Sialylneolacto-N-tetraose c (LSTc)-bearing liposomal decoys capture influenza A virus
AuthorsHendricks, Gabriel L.
Weirich, Kim L.
Shriver, Zachary H.
Ploegh, Hidde L.
Kurt-Jones, Evelyn A.
Fygenson, Deborah K.
Finberg, Robert W.
Comolli, James C.
Wang, Jennifer P.
UMass Chan AffiliationsDepartment of Medicine, Division of Infectious Diseases and Immunology
Document TypeJournal Article
Drug Evaluation, Preclinical
Influenza A virus
Mice, Inbred C57BL
Rous sarcoma virus
Biochemistry, Biophysics, and Structural Biology
Immunology and Infectious Disease
MetadataShow full item record
AbstractInfluenza is a severe disease in humans and animals with few effective therapies available. All strains of influenza virus are prone to developing drug resistance due to the high mutation rate in the viral genome. A therapeutic agent that targets a highly conserved region of the virus could bypass resistance and also be effective against multiple strains of influenza. Influenza uses many individually weak ligand binding interactions for a high avidity multivalent attachment to sialic acid-bearing cells. Polymerized sialic acid analogs can form multivalent interactions with influenza but are not ideal therapeutics due to solubility and toxicity issues. We used liposomes as a novel means for delivery of the glycan sialylneolacto-N-tetraose c (LSTc). LSTc-bearing decoy liposomes form multivalent, polymer-like interactions with influenza virus. Decoy liposomes competitively bind influenza virus in hemagglutination inhibition assays and inhibit infection of target cells in a dose-dependent manner. Inhibition is specific for influenza virus, as inhibition of Sendai virus and respiratory syncytial virus is not observed. In contrast, monovalent LSTc does not bind influenza virus or inhibit infectivity. LSTc decoy liposomes prevent the spread of influenza virus during multiple rounds of replication in vitro and extend survival of mice challenged with a lethal dose of virus. LSTc decoy liposomes co-localize with fluorescently tagged influenza virus, whereas control liposomes do not. Considering the conservation of the hemagglutinin binding pocket and the ability of decoy liposomes to form high avidity interactions with influenza hemagglutinin, our decoy liposomes have potential as a new therapeutic agent against emerging influenza strains.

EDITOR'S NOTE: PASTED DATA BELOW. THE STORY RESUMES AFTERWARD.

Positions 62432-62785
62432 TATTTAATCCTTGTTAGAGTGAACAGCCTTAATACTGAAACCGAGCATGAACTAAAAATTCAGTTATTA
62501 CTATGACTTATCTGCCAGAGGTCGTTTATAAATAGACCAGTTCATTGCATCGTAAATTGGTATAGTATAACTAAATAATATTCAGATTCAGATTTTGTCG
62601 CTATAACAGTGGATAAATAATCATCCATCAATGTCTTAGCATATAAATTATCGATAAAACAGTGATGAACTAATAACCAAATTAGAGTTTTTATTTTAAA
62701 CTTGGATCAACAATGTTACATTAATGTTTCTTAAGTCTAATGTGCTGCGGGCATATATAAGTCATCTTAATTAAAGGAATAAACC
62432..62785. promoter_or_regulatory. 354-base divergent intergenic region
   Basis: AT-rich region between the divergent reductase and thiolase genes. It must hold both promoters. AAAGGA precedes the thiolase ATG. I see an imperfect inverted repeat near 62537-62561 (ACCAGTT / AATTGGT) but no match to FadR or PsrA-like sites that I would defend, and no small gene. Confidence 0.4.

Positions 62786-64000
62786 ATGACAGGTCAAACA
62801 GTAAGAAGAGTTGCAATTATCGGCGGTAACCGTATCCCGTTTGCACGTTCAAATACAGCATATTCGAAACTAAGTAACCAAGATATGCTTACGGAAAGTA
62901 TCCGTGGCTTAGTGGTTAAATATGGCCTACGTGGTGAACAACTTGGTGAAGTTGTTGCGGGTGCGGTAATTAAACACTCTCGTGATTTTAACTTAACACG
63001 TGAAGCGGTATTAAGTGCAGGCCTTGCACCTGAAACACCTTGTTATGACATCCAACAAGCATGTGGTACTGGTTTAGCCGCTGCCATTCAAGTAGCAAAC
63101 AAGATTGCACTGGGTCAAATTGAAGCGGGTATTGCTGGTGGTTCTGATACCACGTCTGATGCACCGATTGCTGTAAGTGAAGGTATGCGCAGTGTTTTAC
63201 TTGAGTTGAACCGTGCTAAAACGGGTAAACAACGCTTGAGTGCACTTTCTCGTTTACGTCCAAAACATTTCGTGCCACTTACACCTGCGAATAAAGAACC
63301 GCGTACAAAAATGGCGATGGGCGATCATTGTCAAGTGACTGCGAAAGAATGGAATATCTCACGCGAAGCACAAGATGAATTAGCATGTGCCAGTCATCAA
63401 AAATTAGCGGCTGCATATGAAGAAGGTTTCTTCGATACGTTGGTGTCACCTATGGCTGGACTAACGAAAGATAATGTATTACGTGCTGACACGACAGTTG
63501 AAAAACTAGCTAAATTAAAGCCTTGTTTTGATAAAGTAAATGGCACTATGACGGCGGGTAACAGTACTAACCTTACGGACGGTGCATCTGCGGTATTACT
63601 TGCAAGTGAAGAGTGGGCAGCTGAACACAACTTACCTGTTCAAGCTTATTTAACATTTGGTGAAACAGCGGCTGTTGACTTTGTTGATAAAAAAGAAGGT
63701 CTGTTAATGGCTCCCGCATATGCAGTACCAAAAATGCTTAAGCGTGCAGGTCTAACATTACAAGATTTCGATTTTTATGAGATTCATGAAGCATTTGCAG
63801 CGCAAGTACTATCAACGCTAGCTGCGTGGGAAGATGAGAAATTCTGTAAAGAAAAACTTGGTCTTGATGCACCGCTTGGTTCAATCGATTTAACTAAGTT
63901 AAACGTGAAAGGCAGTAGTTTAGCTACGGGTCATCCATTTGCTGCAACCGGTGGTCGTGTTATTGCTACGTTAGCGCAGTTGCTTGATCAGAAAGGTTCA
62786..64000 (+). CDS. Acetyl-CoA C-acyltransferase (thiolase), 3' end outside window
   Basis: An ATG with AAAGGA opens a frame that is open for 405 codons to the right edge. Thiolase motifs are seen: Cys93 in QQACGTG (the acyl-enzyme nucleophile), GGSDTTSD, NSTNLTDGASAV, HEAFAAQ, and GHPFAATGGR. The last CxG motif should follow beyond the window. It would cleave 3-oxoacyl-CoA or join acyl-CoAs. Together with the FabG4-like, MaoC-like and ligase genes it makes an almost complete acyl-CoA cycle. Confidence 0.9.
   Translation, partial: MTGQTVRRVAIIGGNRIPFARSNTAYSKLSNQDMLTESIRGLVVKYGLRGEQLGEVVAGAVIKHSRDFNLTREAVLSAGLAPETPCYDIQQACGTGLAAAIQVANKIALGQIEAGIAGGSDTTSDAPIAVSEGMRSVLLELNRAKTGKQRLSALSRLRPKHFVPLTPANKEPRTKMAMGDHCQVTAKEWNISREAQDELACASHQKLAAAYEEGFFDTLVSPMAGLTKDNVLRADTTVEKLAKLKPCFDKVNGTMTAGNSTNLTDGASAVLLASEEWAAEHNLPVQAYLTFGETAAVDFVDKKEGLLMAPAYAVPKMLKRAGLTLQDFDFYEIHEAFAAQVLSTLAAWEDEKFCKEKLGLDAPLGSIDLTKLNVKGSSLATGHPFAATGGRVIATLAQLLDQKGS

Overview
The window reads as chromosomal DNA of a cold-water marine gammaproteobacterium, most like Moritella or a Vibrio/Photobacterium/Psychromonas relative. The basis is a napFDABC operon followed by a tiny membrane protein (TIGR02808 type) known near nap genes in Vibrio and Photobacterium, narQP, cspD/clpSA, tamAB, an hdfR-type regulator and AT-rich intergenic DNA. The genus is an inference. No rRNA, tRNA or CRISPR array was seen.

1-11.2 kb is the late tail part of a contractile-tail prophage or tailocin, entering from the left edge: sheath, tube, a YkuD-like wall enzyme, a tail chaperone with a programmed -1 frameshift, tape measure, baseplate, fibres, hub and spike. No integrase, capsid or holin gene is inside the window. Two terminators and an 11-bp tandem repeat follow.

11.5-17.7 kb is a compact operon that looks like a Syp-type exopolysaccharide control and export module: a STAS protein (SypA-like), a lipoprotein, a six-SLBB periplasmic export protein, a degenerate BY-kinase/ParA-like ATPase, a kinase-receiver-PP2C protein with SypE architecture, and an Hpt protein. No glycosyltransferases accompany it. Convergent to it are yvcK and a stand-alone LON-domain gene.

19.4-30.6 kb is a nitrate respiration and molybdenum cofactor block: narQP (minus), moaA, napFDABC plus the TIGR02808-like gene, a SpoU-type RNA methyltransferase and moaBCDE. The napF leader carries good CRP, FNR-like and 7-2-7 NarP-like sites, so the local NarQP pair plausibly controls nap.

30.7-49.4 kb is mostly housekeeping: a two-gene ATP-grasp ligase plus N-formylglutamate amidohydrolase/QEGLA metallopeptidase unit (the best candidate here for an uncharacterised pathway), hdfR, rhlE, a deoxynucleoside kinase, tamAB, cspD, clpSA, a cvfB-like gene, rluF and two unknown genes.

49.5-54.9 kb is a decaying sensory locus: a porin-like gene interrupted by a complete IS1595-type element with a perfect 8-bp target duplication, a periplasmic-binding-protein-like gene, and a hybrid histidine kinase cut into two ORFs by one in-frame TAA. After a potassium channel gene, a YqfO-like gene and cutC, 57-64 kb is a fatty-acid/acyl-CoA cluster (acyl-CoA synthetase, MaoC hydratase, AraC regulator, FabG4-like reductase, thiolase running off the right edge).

SourceJ Biol Chem. 2013 Mar 22;288(12):8061-73. doi: 10.1074/jbc.M112.437202. Link to article on publisher's site
Permanent Link to this Itemhttp://hdl.handle.net/20.500.14038/29072
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